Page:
Despite some similarities, Earth and the planet next door have very different purposes.

Earth revolves around the sun in a galactic neighborhood of eight planets. We are third from the sun. On one side of Earth orbits Mars, planet number four. Thanks to media attention
and Hollywood thrillers, we’re familiar with this
neighbor. In fact, if Elon Musk deploys his ambitious
plan, humans might step foot on the red planet by 2026.

As the reaches of our space exploration expand,
much is said about what makes a planet inhabitable—distance from the sun, presence of water, hospitable
atmosphere—but for a master class in what makes
a planet uninhabitable, look no farther than Earth’s
other next-door neighbor.

On the side of Earth, closer to the sun, looms Venus,
the mysterious planet that shows up in the early morning
or early evening skies as a pinprick of light brighter
than any of the other planets and stars.

Astronomers know Venus as more than just a neighbor.
They call it Earth’s twin. The size, mass, and density
(called gross properties) of Venus and Earth are
more similar than any other pair of planets. Yet if Venus is
Earth’s twin, it is most certainly the evil twin. Despite
their similar gross properties, the two planets could not be
more different.

A far cry from the temperate blue marble Earth,
dripping with water and flourishing with every imaginable
kind of life, Venus is a rust-colored, barren orb
whose surface is textured with mountains, including
a seven-mile-high (11 km) summit—that’s two miles
higher than Mount Everest—and volcanoes. Even
its clouds consist of sulfuric acid, making the entire
place reek of rotten eggs. The atmospheric pressure
on Venus’ surface is approximately 93 times that
of Earth’s—the same pressure as 3,000 feet (914 m)
beneath the ocean’s surface.

Magellan Orbiter

Venus’ surface was first mapped by the Magellan
orbiter between 1990–1991. During three
visits, the Magellan transmitted images back
to Earth.

At 900°F (482°C), the surface temperature
burns right past even Mercury,
the planet closest to the sun.
With that heat, Venus offers no warm
welcome to visitors. In the 1980s, a
Russian lander that touched down on
Venus’ surface survived for only two
hours before succumbing to the planet’s
hostile environment.


Photos by NASA/JPL

Compared to the Hubble telescope
image from 1974 (left), a newly processed
image using modern software (right) shows
Venus’ thick cloud cover in greater detail.

According to evolutionary models,
both Venus and Earth formed around
4.5 billion years ago when the solar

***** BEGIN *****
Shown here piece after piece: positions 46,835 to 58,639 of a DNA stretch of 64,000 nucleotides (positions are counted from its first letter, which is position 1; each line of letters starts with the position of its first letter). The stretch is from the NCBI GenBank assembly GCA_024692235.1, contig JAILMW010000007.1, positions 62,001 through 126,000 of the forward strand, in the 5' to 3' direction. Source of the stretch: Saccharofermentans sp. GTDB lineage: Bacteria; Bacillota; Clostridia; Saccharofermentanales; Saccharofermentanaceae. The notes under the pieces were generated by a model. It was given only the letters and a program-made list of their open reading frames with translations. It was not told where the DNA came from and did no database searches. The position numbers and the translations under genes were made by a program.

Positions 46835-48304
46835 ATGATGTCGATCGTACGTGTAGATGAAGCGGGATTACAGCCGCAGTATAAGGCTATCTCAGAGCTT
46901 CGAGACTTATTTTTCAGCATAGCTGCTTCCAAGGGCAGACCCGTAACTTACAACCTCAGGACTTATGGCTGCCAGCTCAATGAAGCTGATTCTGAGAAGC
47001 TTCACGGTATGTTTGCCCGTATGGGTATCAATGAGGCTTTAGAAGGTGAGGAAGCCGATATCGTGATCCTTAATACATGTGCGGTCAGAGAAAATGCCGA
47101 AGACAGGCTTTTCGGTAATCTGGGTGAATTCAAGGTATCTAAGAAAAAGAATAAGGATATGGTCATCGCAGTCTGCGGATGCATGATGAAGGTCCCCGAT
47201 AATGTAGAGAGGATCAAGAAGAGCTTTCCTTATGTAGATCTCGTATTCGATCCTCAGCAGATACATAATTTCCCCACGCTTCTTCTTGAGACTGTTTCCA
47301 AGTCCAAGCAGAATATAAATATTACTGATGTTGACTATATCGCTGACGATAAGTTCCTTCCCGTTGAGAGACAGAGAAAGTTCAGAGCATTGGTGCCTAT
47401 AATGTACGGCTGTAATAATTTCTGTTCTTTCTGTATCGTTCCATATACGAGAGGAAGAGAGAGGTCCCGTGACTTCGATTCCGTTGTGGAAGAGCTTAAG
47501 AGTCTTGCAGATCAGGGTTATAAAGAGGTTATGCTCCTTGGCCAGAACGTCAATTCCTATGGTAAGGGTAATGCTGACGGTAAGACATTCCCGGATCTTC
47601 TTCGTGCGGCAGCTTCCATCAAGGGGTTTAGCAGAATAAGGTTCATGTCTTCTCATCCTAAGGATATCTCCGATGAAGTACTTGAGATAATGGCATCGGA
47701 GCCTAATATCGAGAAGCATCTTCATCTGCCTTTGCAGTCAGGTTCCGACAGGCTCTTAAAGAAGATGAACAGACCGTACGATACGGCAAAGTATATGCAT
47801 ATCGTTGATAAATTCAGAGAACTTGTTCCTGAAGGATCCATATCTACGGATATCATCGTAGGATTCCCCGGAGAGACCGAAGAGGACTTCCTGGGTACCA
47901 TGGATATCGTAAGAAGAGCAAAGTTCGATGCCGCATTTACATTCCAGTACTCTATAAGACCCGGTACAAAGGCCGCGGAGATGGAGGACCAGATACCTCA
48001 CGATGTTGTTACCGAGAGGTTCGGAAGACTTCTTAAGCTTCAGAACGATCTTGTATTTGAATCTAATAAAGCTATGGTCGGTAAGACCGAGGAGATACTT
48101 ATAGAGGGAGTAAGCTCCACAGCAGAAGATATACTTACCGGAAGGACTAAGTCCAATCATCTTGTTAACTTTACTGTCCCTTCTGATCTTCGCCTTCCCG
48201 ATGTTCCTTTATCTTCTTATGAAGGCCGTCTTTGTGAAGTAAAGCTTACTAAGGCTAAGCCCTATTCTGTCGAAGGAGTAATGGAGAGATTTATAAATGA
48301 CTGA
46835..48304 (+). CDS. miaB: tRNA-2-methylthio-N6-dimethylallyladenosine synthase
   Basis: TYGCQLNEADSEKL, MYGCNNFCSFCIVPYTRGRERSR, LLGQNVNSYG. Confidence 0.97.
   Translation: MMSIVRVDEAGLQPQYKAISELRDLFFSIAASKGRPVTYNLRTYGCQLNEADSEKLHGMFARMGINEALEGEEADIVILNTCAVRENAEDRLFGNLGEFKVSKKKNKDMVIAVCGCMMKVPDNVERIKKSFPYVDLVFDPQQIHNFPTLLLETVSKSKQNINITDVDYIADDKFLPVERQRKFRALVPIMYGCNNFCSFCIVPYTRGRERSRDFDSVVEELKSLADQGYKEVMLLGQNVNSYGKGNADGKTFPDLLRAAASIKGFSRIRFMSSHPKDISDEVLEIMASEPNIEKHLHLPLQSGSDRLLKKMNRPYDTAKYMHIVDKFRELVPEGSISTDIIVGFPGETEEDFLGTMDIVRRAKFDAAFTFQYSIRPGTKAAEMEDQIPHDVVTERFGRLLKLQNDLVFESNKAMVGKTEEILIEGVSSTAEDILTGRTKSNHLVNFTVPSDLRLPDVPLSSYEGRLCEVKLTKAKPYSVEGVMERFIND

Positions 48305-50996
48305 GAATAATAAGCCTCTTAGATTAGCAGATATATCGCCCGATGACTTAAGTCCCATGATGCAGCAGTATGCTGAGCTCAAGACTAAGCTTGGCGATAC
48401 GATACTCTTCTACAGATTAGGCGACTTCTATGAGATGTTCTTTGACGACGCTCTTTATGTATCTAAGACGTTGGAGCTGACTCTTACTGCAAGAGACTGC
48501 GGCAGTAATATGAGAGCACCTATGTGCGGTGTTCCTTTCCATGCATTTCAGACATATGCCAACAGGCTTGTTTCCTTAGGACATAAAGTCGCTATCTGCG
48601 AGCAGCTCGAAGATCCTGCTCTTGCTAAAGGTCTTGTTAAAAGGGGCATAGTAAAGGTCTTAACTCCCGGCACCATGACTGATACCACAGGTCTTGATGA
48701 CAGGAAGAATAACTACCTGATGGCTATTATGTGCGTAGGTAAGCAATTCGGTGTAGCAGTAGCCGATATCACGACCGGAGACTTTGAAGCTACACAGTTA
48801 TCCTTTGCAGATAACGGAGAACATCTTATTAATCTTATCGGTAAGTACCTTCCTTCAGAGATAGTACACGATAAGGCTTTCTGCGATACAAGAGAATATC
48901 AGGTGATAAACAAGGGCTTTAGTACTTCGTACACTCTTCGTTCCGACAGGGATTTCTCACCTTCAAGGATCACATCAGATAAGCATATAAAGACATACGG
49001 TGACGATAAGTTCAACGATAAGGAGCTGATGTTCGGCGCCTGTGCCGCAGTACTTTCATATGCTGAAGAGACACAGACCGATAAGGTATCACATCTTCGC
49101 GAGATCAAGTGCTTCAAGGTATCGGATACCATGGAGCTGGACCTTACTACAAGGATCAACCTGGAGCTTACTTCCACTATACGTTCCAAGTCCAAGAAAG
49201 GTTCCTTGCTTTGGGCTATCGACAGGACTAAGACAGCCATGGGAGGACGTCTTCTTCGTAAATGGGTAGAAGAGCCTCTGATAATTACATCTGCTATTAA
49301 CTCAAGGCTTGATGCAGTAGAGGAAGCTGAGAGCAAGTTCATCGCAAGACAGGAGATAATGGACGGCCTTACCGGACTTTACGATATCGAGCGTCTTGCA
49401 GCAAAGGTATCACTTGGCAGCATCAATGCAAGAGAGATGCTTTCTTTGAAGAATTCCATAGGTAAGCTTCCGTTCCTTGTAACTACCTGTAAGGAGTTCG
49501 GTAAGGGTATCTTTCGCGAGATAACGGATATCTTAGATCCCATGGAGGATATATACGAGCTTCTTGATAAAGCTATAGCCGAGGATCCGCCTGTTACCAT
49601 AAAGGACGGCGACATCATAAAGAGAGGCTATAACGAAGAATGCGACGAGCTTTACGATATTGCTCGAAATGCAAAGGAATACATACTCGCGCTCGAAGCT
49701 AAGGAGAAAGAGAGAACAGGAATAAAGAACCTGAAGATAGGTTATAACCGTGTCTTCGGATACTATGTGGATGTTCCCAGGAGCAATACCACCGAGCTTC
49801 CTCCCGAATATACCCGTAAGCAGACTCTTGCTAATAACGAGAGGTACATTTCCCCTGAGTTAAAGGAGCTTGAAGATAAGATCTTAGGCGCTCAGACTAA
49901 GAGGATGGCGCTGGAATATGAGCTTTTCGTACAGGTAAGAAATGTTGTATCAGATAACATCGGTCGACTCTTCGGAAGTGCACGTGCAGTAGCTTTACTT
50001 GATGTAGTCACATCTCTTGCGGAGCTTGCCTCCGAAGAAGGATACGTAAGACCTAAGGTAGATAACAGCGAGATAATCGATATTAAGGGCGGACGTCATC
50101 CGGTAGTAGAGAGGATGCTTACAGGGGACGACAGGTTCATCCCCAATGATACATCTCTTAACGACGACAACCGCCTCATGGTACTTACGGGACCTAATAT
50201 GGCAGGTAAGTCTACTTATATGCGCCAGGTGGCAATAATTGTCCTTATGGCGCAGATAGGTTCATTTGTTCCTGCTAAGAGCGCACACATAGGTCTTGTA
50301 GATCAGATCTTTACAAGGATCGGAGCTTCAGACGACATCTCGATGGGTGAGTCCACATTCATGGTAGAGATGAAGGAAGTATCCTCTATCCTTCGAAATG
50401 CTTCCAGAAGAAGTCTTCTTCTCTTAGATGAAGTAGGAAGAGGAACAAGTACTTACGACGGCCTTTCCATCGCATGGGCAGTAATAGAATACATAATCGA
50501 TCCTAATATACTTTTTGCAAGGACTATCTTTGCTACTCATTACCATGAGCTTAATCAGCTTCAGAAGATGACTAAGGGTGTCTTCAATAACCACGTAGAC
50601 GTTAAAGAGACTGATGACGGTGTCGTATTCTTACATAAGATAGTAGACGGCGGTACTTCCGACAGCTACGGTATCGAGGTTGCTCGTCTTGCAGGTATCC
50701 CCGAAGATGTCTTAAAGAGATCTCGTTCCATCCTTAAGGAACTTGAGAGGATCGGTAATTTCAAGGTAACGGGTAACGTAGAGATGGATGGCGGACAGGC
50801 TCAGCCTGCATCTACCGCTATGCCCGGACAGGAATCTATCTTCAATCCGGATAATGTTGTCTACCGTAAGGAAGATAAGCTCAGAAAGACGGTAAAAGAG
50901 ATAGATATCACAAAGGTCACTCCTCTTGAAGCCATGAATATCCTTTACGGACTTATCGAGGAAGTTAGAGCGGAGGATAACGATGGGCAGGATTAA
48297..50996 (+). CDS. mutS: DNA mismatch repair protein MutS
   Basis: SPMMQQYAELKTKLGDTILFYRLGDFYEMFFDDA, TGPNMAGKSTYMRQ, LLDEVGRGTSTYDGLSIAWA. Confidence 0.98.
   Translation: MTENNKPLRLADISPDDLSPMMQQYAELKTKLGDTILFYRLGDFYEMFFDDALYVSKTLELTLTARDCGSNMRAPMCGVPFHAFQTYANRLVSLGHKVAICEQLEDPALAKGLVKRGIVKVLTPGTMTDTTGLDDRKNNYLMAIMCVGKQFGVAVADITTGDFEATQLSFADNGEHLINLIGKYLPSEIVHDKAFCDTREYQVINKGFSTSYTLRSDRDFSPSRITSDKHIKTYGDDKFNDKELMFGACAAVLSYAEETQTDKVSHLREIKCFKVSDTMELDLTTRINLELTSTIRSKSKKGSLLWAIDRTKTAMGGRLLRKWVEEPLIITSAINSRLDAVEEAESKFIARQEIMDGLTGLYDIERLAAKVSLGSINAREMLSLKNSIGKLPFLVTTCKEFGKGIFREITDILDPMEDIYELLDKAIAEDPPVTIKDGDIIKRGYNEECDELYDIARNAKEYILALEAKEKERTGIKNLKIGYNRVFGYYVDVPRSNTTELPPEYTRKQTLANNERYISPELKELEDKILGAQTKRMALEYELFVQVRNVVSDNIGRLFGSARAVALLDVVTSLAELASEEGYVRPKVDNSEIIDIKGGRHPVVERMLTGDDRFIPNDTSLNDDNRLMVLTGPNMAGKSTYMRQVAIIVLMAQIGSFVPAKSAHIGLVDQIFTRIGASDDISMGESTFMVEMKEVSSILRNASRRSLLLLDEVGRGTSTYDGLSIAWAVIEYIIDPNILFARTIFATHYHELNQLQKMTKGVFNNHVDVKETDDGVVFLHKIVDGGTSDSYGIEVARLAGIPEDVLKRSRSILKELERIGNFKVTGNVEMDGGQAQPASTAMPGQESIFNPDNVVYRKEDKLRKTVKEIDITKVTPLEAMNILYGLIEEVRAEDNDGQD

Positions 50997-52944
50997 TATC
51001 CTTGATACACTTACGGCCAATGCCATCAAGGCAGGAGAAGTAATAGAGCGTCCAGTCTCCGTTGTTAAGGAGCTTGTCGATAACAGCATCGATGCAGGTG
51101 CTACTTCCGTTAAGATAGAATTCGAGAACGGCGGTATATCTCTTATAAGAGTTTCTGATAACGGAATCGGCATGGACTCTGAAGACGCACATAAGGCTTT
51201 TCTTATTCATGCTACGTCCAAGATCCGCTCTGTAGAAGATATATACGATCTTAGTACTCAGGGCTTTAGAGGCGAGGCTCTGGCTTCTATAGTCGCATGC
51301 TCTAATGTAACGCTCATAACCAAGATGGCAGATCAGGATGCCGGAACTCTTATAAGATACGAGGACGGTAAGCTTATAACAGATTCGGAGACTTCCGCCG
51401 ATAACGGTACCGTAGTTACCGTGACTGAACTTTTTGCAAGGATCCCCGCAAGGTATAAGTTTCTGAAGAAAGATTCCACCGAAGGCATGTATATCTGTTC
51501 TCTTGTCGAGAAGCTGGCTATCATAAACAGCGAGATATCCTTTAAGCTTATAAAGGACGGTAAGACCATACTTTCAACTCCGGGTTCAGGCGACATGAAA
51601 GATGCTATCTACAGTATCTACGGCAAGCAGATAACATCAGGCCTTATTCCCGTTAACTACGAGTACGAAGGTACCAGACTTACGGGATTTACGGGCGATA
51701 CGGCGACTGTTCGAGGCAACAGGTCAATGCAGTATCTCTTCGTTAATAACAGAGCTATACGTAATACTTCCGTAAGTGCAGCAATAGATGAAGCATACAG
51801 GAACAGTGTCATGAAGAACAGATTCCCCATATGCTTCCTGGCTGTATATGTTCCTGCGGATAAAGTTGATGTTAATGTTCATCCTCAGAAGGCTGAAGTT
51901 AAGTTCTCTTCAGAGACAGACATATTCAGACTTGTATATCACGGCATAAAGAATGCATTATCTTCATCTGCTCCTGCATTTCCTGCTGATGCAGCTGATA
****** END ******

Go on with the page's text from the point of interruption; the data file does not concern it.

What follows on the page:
system was nothing more than a swirling
cloud of dust and gas. First, gravity
pressed the dust and gas together
into a spinning mass to form the sun.
The rest of the dust and gas gathered
to form the planets. Since Venus and
Earth are at a similar distance from
the sun, most astronomers think that their histories
ought to be similar.

In 2021, NASA announced two upcoming probe
visits to Venus, launching between 2028 and 2030.
These will be the first US-led missions to Venus’ atmosphere
since 1978. One probe will map Venus’ surface,
searching for evidence of plate tectonics and active
volcanoes. The other probe will study Venus’ atmosphere,
looking for clues of how the planet formed
and if it ever hosted an ocean.

“Only Venus can tell us why our home
planet is unique in our solar system
and the likelihood of actually finding
Earth 2.0 around another star.”

But what’s behind this growing interest in our
forbidding neighboring planet? NASA planetary geophysicist Sue Smrekar said, “Only Venus can tell
us why our home planet is unique in our solar system
and the likelihood of actually finding Earth 2.0
around another star.” Evolutionary scientists hope to
understand, if the twin planets started out similar,
why Venus ended up the apocalyptic place it is today
while Earth is, well, our home.

Once Upon a Long, Long Time Ago . . .

Carbon dioxide makes up 96% of Venus’ thick
atmosphere. Nearly half the sunlight passes through
the cloudy atmosphere to heat the planet’s surface,
but the huge amount of carbon dioxide traps the heat,
raising Venus’ surface temperature to hellish levels.
Some of this heat eventually flows to the top of the
atmosphere, where it radiates into space, establishing
a constant, high temperature on the Venusian surface.

Yet evolutionists believe Venus might have once
looked much like Earth today. At one point, they
think, Venus might have had a little more curb
appeal, possibly with oceans and a kinder temperature.
Maybe, in a brief billion-year window, life might
have evolved on Venus. But then Venus let itself go.